This blog is written as part of the Live Your Legend 7 day writing challenge. They give me a writing prompt, and I try to write something.

So, what do people thank me for? This is a hard one to write. Who wants to go on and on about how wonderful they are and let everyone else on the planet know that the sun shines out their bottom? I am not American. This does not come easily to me.

But, I have committed to writing something every day, so I must continue (you can thank me later – see what I did there?)

Well, I am a teacher. I teach little South American kids. I teach them science. I have been teaching here for four years. Before here, I was back in Scotland teaching big kids science.

Sometimes they say thank you – they say thank you when I give them work to do. They say thank you when I lend them a pencil sharpener. They really say thanks when I let them use my Darth Vader colouring pencils. Yes really, I have Darth Vader colouring pencils.

So, in an interesting way, they thank me for facilitating them in working. They appreciate that I have made it easier for them to learn something. I have never thought of it like that. The children who show the most gratitude, the ones who say thank you every time are the ones who are learning the most. The children with the manners are the ones who will do well.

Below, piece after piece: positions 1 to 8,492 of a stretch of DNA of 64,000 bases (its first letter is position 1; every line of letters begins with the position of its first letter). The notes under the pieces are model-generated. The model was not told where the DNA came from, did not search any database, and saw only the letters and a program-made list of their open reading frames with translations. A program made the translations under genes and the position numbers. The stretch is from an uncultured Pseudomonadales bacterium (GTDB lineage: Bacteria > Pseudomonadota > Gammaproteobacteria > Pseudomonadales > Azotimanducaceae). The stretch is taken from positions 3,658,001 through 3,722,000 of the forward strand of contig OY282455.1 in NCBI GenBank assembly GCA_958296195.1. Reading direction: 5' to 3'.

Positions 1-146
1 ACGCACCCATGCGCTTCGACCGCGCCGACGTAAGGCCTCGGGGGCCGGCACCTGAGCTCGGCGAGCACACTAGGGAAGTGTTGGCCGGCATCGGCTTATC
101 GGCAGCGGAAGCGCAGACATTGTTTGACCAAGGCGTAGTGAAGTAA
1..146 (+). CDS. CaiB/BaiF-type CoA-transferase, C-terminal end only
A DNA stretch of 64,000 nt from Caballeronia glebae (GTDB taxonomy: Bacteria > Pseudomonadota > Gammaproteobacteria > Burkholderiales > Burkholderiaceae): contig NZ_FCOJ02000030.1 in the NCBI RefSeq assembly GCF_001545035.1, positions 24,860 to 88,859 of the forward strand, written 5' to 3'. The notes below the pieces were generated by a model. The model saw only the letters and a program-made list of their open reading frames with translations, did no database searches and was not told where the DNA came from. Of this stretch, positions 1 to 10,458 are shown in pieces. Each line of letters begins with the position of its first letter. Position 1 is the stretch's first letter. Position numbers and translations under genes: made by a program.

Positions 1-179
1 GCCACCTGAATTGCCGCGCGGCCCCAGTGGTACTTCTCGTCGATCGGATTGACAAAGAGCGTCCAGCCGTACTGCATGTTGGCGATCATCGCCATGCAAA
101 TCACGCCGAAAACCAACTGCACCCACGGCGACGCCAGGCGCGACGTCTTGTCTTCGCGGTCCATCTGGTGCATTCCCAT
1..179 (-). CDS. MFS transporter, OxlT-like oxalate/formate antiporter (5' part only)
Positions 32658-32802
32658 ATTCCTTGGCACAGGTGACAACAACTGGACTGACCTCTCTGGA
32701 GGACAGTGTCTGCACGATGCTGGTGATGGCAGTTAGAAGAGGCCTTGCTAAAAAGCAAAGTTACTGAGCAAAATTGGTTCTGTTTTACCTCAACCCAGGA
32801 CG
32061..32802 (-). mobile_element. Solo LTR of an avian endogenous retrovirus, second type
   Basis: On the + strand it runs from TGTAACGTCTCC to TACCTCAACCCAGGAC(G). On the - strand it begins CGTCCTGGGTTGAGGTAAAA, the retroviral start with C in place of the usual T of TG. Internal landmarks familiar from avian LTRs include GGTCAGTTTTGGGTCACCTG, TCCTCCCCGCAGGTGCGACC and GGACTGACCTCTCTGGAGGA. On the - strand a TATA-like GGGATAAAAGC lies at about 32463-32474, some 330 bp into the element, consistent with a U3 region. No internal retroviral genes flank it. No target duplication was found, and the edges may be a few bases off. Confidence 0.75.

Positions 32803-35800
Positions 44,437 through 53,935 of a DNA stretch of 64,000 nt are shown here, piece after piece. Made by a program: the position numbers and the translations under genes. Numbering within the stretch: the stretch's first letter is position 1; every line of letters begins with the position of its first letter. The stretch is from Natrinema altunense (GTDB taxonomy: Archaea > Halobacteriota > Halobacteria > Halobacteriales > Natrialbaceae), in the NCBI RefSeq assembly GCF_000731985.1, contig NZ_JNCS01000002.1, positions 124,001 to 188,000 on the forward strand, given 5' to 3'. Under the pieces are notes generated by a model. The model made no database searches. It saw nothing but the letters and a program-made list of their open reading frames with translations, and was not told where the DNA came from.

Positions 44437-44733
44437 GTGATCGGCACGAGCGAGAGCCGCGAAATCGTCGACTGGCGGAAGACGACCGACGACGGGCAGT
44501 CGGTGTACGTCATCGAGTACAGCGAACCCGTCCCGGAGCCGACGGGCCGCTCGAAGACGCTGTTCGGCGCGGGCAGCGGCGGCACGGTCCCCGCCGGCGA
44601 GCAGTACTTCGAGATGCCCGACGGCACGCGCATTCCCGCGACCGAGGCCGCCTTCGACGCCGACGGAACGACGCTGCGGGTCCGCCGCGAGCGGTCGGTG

I suppose that in a way, it takes a lot of self esteem to be able to say to someone thank you. I mentioned that I taught before in a school in Scotland. It was very different to here in South America. The children were poor and from a poor area of Edinburgh. They did not have the self esteem and pride in themselves that the children I teach now do.

Oh, they had a swagger and they demanded with every ounce of their being that we all notice them all the time and we should also notice that they do what they want to, whenever they want to.

And they rarely said thank you for everything.

It was sad. The children who needed what I was giving them the most, could not see that education, not just in academic terms but also in how to treat other people, were the ones who could not be seen to accept it and be grateful for it. If other people saw them thanking a teacher then the others would see that these students were not the bulletproof uncaring independent individuals that they had  to be to survive where they lived.

The difference is stark. The confident children I teach now are able to ask for help and to say thank you when they receive it. They benefit from their own ability to say thank you. Everyday they learn how to interact with adults. They learn how to get what they need, without fighting for it: ask and ye shall receive. And they know that an important part of asking is thanking.

The least well off make themselves worse off by not knowing that asking for help and being grateful for it afterwards is not weakness, but a strength.

It makes me wonder: how often to I ask for help and say thank you to someone who matters?


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